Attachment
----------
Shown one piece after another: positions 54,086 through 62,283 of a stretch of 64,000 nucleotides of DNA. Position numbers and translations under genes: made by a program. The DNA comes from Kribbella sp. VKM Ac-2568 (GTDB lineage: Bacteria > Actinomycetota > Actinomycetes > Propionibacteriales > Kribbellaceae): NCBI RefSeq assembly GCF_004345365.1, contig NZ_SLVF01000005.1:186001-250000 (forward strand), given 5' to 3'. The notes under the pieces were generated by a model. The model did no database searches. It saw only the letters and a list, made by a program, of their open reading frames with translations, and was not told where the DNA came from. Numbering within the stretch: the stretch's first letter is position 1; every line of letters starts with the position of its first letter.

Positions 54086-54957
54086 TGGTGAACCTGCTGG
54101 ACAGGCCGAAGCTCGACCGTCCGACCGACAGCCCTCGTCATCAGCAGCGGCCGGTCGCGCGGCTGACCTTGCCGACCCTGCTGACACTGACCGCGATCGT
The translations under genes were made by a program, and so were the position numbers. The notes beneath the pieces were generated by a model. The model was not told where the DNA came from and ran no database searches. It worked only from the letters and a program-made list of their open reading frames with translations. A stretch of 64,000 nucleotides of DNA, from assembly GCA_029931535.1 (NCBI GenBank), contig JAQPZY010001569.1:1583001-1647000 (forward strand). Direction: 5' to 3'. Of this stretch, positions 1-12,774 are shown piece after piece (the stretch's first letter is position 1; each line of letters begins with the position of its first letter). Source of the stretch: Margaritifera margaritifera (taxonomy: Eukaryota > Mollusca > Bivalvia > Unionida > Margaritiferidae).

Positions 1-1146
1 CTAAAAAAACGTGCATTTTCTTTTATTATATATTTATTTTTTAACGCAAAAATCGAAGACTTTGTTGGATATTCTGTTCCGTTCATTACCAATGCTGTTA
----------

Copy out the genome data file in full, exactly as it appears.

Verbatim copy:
Shown one piece after another: positions 54,086 through 62,283 of a stretch of 64,000 nucleotides of DNA. Position numbers and translations under genes: made by a program. The DNA comes from Kribbella sp. VKM Ac-2568 (GTDB lineage: Bacteria > Actinomycetota > Actinomycetes > Propionibacteriales > Kribbellaceae): NCBI RefSeq assembly GCF_004345365.1, contig NZ_SLVF01000005.1:186001-250000 (forward strand), given 5' to 3'. The notes under the pieces were generated by a model. The model did no database searches. It saw only the letters and a list, made by a program, of their open reading frames with translations, and was not told where the DNA came from. Numbering within the stretch: the stretch's first letter is position 1; every line of letters starts with the position of its first letter.

Positions 54086-54957
54086 TGGTGAACCTGCTGG
54101 ACAGGCCGAAGCTCGACCGTCCGACCGACAGCCCTCGTCATCAGCAGCGGCCGGTCGCGCGGCTGACCTTGCCGACCCTGCTGACACTGACCGCGATCGT
The translations under genes were made by a program, and so were the position numbers. The notes beneath the pieces were generated by a model. The model was not told where the DNA came from and ran no database searches. It worked only from the letters and a program-made list of their open reading frames with translations. A stretch of 64,000 nucleotides of DNA, from assembly GCA_029931535.1 (NCBI GenBank), contig JAQPZY010001569.1:1583001-1647000 (forward strand). Direction: 5' to 3'. Of this stretch, positions 1-12,774 are shown piece after piece (the stretch's first letter is position 1; each line of letters begins with the position of its first letter). Source of the stretch: Margaritifera margaritifera (taxonomy: Eukaryota > Mollusca > Bivalvia > Unionida > Margaritiferidae).

Positions 1-1146
1 CTAAAAAAACGTGCATTTTCTTTTATTATATATTTATTTTTTAACGCAAAAATCGAAGACTTTGTTGGATATTCTGTTCCGTTCATTACCAATGCTGTTA